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NVCT & Partners Remove Harmful Invasive Plants from Little Hunting Creek Preserve in Fairfax County


The Northern Virginia Conservation Trust (NVCT) has partnered with Friends of Little Hunting Creek (FOLHC) and the Stratford Landing Citizens Association (SLCA) to remove non-native invasive plants from NVCT's 2-acre Little Hunting Creek Preserve in Fairfax County on Stockton Parkway. The tidal wetland property was donated to NVCT by its neighbors for the community's benefit through protection and public access. The nature preserve contains a short trail providing access to a vital natural area for all to enjoy.


The vast majority of the property is covered with dense vegetation, mainly consisting of multiflora rose and blackberries. There is wild grape here and jewelweed in the summer. Trees are typical floodplain species one would often find in a site such as this, including box elder, sweetgum, sycamore, green ash, elm, and several hollies.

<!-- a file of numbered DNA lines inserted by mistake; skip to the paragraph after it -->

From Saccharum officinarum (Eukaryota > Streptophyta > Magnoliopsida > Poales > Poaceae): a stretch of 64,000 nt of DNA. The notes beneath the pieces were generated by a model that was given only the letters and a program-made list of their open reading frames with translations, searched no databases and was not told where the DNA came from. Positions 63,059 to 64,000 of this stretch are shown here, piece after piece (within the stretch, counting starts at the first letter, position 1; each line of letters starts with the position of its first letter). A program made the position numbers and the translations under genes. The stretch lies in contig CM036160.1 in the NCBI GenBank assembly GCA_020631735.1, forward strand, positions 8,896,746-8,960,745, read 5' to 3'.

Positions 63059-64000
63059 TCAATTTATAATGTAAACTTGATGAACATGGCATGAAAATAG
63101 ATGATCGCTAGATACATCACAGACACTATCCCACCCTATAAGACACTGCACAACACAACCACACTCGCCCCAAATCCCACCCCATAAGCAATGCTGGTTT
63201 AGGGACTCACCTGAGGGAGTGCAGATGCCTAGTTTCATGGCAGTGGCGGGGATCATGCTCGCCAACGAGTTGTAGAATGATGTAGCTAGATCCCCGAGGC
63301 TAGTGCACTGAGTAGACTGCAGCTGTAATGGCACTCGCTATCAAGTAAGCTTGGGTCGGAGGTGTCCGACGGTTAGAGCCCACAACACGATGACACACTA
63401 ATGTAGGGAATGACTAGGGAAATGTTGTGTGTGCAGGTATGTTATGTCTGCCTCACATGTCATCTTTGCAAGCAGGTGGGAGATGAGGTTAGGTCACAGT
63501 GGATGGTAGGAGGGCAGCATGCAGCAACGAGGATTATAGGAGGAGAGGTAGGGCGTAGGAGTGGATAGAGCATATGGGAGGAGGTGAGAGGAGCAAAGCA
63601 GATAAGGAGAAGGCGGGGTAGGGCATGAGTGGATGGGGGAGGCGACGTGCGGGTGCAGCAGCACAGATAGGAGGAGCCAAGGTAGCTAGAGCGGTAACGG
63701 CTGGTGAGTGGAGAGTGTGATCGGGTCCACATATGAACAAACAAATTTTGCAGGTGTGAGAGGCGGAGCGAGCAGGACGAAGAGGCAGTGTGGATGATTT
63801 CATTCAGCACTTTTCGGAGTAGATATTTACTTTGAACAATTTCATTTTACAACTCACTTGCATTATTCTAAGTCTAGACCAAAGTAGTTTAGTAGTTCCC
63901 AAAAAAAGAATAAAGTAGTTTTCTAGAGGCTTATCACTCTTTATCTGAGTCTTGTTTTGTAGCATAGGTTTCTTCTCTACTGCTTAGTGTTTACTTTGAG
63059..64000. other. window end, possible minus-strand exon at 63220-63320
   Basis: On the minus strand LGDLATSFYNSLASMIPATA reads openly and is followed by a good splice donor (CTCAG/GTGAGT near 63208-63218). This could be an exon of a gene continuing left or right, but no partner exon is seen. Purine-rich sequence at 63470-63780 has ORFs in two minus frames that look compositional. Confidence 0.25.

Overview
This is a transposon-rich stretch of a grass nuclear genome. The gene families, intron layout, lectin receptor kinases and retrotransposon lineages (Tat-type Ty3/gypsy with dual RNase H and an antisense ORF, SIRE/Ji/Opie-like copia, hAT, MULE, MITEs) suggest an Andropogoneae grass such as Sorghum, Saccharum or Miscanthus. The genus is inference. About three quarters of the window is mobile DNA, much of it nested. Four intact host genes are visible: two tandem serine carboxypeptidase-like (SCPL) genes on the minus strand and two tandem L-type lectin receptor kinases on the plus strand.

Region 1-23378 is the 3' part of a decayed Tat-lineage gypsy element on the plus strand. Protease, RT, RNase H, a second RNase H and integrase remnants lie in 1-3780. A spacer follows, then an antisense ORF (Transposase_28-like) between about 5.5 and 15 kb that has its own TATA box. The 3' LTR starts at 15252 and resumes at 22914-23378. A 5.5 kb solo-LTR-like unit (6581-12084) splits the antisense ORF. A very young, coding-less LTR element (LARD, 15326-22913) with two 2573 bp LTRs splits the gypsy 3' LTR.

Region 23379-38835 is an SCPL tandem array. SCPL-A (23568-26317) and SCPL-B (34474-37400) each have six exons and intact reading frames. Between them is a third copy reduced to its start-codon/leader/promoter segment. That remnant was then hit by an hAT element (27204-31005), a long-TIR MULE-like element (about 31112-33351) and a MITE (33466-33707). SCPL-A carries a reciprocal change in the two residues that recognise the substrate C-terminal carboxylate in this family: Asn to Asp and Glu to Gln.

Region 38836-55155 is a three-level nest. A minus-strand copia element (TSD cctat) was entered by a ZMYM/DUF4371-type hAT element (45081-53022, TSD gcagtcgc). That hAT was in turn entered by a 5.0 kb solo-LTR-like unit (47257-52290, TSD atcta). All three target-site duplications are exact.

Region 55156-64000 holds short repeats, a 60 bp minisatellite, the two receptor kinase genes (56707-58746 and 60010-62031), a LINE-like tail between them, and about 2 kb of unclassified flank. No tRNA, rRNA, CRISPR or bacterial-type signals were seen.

Volunteers gathered each weekend in March to remove harmful non-native plants. Many of these invasive vines will eventually kill trees by blocking sunlight to leaves and weighing down limbs, leaving them prone to disease and vulnerable to severe weather.

English ivy, Wintercreeper, and Japanese honeysuckle are amongst the invasive species strangling the property's native plants.

Protecting our trees is essential as they provide oxygen, store carbon, and stabilize the soil. Native plants have started growing on the property since the March volunteer events, including: American pokeweed, Virginia creeper, and Trumpet vine. Also, the protective buffer of vegetation to Little Hunting Creek will filter nutrients, pesticides, and sediment while providing wildlife habitat.

This partnership will also focus on several other critical improvements to the property, including welcoming signage that informs visitors of NVCT's mission as well as educational content.


Benches will be installed at the beginning of the trail, making the property more inviting, and seating along the route will provide comfort within a scenic view of the wetlands and Little Hunting Creek.

If you would like more information or help with invasive plant removal at Little Hunting Creek, contact Alyssa Hemler at ahemler@nvct.org.

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